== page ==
As Danny Hunter, BFN Global Project Coordinator, explains: “One of the unique aspects of the BFN initiative has been to put in place in each country innovative multi-sectoral policy platforms which for the first time bring together the environment, agriculture and health sectors. These BFN platforms are important in terms of leveraging biodiversity to enhance dietary diversity and nutrition and to take advantage of the current interest around improving nutrition and agriculture linkages. Linking these BFN platforms to already existing national mechanisms targeting nutrition such as the Nutrition Interagency Coordinating Committee can really pay dividends when it comes to highlighting the important role of local nutritious biodiversity and making sure that it is considered as one of a number of options when addressing malnutrition.”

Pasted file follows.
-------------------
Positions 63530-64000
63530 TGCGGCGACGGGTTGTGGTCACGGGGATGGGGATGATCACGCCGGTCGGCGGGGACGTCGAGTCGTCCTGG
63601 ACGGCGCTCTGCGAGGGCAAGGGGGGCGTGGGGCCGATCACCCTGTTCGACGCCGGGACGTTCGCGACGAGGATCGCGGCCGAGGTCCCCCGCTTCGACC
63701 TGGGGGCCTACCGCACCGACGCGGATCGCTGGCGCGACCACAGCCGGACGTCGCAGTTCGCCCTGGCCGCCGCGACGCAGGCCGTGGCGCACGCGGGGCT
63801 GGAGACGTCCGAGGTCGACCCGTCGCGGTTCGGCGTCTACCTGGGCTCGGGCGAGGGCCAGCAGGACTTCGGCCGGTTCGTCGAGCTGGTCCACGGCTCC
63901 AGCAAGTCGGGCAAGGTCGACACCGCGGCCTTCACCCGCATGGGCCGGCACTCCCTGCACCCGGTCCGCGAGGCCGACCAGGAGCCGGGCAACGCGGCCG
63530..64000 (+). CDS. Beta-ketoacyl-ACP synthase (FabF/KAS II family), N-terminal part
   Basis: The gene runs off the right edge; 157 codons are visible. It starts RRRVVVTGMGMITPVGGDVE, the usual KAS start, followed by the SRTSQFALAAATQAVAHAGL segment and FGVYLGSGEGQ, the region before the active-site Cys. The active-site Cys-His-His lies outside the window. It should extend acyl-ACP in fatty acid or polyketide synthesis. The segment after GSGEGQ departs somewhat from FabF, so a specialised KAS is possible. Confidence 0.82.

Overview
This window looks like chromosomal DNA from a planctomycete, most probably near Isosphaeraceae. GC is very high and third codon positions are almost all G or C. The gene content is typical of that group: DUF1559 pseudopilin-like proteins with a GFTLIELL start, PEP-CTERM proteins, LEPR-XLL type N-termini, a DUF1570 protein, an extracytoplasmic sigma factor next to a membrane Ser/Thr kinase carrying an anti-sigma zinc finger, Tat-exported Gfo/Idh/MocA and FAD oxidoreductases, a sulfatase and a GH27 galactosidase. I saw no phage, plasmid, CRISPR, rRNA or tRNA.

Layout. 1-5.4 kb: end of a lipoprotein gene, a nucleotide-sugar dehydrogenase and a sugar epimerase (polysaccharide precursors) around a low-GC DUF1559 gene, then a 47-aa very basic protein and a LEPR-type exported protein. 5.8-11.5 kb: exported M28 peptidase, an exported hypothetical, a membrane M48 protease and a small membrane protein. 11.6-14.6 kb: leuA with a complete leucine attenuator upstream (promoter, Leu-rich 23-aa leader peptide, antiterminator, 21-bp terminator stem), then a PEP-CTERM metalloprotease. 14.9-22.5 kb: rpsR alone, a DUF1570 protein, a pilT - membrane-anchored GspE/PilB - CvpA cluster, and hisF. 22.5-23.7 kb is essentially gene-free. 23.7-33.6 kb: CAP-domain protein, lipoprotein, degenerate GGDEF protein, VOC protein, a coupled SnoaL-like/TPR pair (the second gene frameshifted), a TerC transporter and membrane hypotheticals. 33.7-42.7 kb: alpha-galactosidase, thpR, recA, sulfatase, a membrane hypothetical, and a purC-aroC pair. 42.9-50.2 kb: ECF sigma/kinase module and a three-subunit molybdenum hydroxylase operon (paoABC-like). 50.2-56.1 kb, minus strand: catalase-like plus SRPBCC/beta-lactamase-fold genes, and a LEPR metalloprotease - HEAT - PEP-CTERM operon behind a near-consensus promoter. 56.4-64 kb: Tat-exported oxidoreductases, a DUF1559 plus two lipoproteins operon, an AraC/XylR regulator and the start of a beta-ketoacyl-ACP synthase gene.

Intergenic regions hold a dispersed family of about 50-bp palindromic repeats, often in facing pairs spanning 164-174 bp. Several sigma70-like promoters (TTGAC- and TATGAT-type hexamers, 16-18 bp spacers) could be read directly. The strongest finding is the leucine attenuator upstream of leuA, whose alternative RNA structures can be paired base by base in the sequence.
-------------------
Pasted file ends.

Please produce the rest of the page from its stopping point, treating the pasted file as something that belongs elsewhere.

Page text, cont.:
*The GEF 'Mainstreaming biodiversity for nutrition and health' initiative is led by Brazil, Kenya, Sri Lanka and Turkey and coordinated by Bioversity International, with implementation support from the United Nations Environment Programme (UNEP) and the Food and Agriculture Organization of the United Nations (FAO) and additional support from the CGIAR Research Program on Agriculture for Nutrition and Health.
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Photo: From the Facebook page of the Office of the First Lady Kenya - First Lady Margaret Kenyatta with Rhoda Nungo and Angela Kimani when she toured the 'KALRO - Utilizing biodiversity to scale up nutrition in Kenya' exhibition stand ahead of the official opening of the National Nutrition Symposium and Launch of the GOK-EU-UNICEF Maternal and Child Nutrition Program at Kenya School of Government, Lower Kabete.